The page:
In true Trump fashion, the U.S. president caused a political storm by agreeing to meet with Russian president Vladimir Putin in Helsinki, Finland.
The press conference following the meeting included remarks on Russian interference in the 2016 U.S. presidential election, the denuclearization of North Korea, and the crisis in Syria, among others issues.
Phyllis Bennis, director of the New Internationalism Project at the Institute for Policy Studies, joined KPFA to discuss the aforementioned, and to provide deeper insight into what this meeting means for Syria, in particular.
“What is clear,” said Bennis, “is that the war in Syria… is still continuing. People are still being killed.”
Syria was, according to Trump and Putin’s post-meeting press conference, a critical topic during their dialogue.
Referencing Syria’s current state, Bennis added that “Russian, as well as U.S. backed forces, are fighting each other,” and that Syria could potentially be a “trigger point for a rapid and massive escalation of the existing tensions” between the two.
Both Trump and Putin reflected on their discussion of how to handle the crisis in Syria with relative optimism.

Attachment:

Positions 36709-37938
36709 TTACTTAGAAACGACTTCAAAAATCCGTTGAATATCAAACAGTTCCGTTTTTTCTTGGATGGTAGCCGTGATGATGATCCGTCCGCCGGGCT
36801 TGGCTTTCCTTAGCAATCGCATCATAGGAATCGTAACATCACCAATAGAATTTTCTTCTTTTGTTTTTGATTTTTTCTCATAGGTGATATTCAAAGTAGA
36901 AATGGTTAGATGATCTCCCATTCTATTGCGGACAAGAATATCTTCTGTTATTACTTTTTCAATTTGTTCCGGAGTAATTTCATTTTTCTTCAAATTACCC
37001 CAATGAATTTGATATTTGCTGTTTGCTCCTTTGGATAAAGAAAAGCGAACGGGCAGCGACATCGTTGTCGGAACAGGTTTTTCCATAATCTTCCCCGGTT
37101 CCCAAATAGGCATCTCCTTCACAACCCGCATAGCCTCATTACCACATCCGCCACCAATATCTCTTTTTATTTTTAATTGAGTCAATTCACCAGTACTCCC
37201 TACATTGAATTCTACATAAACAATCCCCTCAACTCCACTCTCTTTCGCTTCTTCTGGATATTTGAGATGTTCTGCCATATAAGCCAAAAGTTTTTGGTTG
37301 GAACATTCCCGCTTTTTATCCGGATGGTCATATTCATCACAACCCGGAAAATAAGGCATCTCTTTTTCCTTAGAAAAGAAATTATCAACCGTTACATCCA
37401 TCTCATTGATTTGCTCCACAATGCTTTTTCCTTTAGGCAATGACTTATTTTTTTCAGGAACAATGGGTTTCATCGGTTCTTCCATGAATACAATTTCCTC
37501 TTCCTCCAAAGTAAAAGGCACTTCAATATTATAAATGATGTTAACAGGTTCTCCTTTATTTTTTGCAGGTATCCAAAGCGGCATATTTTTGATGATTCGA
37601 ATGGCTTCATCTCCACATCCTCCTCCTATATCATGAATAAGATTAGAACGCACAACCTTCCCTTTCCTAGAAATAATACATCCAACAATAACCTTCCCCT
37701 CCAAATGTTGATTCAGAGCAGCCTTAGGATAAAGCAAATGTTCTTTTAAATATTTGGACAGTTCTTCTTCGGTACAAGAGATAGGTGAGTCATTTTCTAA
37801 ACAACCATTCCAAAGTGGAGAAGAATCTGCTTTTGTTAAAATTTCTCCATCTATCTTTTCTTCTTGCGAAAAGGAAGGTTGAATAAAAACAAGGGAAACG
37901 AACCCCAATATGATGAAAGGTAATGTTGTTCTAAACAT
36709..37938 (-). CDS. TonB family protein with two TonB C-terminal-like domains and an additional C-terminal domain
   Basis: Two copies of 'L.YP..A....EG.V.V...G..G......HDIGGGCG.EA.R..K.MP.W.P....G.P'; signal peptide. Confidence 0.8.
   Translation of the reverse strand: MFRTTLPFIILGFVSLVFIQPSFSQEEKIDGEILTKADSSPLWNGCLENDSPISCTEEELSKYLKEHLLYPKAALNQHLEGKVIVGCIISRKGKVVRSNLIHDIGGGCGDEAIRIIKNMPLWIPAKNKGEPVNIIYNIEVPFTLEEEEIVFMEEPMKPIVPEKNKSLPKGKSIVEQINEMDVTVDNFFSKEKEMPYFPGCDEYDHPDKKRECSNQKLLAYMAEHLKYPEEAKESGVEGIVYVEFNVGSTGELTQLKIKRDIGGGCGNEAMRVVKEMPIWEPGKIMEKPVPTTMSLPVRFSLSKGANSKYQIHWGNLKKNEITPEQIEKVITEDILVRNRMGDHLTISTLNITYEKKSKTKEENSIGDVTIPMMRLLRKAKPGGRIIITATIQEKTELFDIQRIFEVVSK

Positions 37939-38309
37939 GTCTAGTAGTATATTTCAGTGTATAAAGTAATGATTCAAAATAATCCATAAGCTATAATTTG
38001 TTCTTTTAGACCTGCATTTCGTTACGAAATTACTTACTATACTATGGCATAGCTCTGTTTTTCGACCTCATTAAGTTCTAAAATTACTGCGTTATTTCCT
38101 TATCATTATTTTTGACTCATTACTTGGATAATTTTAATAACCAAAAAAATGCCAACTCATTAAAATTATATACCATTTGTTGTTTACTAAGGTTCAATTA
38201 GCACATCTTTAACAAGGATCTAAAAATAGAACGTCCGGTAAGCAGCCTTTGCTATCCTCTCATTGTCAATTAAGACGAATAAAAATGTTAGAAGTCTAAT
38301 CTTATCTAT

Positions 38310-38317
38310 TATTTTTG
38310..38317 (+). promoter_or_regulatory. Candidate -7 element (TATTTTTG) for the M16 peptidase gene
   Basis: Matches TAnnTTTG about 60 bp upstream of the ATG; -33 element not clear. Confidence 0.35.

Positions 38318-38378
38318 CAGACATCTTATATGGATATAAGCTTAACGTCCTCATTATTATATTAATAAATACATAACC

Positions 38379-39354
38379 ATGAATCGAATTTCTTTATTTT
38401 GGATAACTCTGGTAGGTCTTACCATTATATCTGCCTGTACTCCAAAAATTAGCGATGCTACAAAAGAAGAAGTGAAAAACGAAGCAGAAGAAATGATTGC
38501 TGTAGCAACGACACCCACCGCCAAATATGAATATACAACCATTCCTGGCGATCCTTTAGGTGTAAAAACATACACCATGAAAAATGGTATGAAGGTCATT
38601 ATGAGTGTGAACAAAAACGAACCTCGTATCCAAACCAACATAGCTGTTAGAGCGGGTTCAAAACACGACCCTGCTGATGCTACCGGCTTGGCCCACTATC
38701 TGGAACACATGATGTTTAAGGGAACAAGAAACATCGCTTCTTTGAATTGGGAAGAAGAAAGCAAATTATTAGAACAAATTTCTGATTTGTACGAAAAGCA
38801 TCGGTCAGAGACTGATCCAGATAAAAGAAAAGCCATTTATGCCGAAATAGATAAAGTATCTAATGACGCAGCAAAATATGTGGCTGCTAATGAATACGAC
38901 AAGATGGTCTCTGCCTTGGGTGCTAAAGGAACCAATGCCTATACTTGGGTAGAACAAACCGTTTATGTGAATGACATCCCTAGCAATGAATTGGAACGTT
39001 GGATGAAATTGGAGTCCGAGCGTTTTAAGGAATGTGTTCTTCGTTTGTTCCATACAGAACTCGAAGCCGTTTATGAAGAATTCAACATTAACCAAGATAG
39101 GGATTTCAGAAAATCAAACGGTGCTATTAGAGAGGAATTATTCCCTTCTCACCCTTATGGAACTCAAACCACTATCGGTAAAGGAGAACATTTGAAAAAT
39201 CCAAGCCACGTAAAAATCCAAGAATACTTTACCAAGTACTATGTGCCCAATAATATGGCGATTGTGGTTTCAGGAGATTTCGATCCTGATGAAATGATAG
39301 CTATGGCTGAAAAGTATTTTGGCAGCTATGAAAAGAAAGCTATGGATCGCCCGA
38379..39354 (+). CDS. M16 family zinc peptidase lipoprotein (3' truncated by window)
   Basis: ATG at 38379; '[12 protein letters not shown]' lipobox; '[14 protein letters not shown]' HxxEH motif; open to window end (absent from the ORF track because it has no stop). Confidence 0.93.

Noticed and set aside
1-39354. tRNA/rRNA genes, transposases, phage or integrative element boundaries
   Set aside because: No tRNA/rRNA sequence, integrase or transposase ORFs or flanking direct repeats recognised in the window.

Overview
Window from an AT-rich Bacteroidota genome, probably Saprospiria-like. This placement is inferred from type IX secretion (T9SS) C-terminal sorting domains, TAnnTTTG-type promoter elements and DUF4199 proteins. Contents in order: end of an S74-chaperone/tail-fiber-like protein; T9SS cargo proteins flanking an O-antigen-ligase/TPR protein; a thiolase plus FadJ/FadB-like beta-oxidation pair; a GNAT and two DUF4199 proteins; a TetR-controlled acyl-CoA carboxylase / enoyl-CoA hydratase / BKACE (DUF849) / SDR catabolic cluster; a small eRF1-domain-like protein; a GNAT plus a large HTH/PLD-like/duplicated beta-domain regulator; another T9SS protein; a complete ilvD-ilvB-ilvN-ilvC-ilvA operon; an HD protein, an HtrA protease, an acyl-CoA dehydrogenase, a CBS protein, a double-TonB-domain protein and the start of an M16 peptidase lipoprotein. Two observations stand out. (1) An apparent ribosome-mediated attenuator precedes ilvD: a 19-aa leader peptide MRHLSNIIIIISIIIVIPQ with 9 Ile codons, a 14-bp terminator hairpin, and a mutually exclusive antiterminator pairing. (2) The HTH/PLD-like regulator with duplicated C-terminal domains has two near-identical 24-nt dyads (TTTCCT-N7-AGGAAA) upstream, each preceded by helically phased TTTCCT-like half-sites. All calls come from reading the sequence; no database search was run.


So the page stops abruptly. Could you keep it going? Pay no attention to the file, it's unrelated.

As Putin put it, “the task of peace and reconciliation in [Syria] could be the first showcase example of this successful, joint work” between the U.S. and Russia.
Bennis interpreted both Trump and Putin’s statements regarding Syria as saying, “we might try and work out a resolution without the Syrians being at the center of it,” an outcome Bennis called unacceptable.
Instead, Bennis urged both sides to pull back from their sponsorship of warring factions in Syria.
Another possible route toward addressing the conflict in Syria, Bennis said, is promoting adherence to the Israel-Syria Separation of Forces Agreement of 1974 — which, as it currently stands, is being ignored. According to Bennis, that would mean the establishment of a peacekeeping or peace-observer force in the Golan Heights to monitor both Syrian and Israeli forces.
Bennis also addressed Trump’s endorsement of Putin’s denial about Russian meddling in U.S. elections, in contradiction to evidence provided by multiple U.S. intelligence agencies. (Trump later claimed he “misspoke.”)
“I think [Trump] recognized that politically, for his base, he needed to come out and talk about the election,” said Bennis, who emphasized the language in which Putin described the issue. As Bennis noted, it was explained that the Russian “state” has never interfered in U.S. internal affairs, which could bear significance.
And then there is the issue of nuclear proliferation. “There was no indication that they had discussed U.S.-Russian arrangements on denuclearization,” Bennis lamented.
Bennis noted that the Non-Proliferation Treaty requires that official nuclear weapons states “move toward full and complete nuclear disarmament.” That resolution is “routinely ignored,” said Bennis.